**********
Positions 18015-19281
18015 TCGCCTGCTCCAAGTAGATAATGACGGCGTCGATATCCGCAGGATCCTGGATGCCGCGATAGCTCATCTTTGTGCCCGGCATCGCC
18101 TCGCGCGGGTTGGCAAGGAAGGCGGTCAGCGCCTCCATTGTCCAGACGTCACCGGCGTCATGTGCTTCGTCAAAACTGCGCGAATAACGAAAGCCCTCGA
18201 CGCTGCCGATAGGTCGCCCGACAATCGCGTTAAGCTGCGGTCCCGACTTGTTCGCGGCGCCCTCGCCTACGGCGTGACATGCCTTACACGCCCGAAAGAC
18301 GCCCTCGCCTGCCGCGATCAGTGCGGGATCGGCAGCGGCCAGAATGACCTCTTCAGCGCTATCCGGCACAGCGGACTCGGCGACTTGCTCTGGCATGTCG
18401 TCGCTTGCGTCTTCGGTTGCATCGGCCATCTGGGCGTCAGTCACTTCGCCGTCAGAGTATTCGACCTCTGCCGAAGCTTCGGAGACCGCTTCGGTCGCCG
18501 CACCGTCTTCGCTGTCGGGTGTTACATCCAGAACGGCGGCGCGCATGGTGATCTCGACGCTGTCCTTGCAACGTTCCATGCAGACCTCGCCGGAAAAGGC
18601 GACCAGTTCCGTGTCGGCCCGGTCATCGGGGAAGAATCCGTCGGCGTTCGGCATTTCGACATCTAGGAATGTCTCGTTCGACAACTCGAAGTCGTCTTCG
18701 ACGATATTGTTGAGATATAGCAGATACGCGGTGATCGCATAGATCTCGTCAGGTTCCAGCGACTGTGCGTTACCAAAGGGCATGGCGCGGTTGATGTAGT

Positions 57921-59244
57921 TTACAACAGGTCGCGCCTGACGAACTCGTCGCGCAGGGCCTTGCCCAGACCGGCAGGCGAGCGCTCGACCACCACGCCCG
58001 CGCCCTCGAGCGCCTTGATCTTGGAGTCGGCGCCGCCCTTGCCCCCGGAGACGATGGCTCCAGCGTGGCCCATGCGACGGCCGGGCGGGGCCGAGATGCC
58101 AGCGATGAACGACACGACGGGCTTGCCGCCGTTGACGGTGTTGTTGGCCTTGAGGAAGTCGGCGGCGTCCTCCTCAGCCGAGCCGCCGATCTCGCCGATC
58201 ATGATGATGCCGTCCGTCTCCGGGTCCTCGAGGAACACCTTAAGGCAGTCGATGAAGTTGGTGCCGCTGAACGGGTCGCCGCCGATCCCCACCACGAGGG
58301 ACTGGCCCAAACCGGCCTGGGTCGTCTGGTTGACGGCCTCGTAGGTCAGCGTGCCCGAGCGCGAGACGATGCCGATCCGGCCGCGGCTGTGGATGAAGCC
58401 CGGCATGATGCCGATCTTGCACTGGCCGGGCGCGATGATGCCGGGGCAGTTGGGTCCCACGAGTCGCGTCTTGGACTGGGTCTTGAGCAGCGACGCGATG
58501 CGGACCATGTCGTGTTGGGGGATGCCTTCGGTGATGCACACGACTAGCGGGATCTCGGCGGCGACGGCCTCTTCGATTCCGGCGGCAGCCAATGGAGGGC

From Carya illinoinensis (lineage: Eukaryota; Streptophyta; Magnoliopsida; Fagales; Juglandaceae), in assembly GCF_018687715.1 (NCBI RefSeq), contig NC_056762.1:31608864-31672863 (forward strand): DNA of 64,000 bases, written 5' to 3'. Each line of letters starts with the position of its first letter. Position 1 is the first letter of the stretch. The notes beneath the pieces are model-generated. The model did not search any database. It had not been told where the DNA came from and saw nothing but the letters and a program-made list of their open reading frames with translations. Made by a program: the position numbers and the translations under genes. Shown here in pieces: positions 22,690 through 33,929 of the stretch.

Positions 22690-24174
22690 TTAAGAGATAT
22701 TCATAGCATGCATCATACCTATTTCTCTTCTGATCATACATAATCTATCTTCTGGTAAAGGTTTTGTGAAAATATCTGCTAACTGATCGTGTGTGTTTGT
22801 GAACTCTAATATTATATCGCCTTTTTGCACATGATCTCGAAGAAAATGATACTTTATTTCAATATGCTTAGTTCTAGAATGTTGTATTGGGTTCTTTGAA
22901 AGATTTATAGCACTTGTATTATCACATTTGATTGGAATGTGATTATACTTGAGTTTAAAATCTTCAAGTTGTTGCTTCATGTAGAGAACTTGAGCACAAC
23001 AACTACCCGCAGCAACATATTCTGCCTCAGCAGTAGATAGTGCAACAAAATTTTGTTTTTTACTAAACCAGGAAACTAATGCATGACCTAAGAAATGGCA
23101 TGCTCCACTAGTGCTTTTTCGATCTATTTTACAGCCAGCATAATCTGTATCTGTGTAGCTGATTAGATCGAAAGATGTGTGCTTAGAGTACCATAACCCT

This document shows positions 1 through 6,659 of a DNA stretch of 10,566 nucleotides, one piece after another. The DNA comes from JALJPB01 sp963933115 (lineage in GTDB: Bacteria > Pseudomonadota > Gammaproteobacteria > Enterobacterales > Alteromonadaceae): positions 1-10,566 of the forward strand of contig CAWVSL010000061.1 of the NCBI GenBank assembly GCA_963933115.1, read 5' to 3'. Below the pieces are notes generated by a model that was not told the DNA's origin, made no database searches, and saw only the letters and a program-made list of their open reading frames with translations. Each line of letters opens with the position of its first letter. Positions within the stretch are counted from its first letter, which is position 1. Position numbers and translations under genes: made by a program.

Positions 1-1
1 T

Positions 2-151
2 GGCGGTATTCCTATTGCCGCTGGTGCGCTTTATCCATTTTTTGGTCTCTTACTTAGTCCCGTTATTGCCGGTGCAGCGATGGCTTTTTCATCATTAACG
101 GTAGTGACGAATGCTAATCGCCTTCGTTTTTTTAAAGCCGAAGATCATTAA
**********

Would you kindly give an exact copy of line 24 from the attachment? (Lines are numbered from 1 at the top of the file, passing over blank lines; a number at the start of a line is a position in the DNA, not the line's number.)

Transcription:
23001 AACTACCCGCAGCAACATATTCTGCCTCAGCAGTAGATAGTGCAACAAAATTTTGTTTTTTACTAAACCAGGAAACTAATGCATGACCTAAGAAATGGCA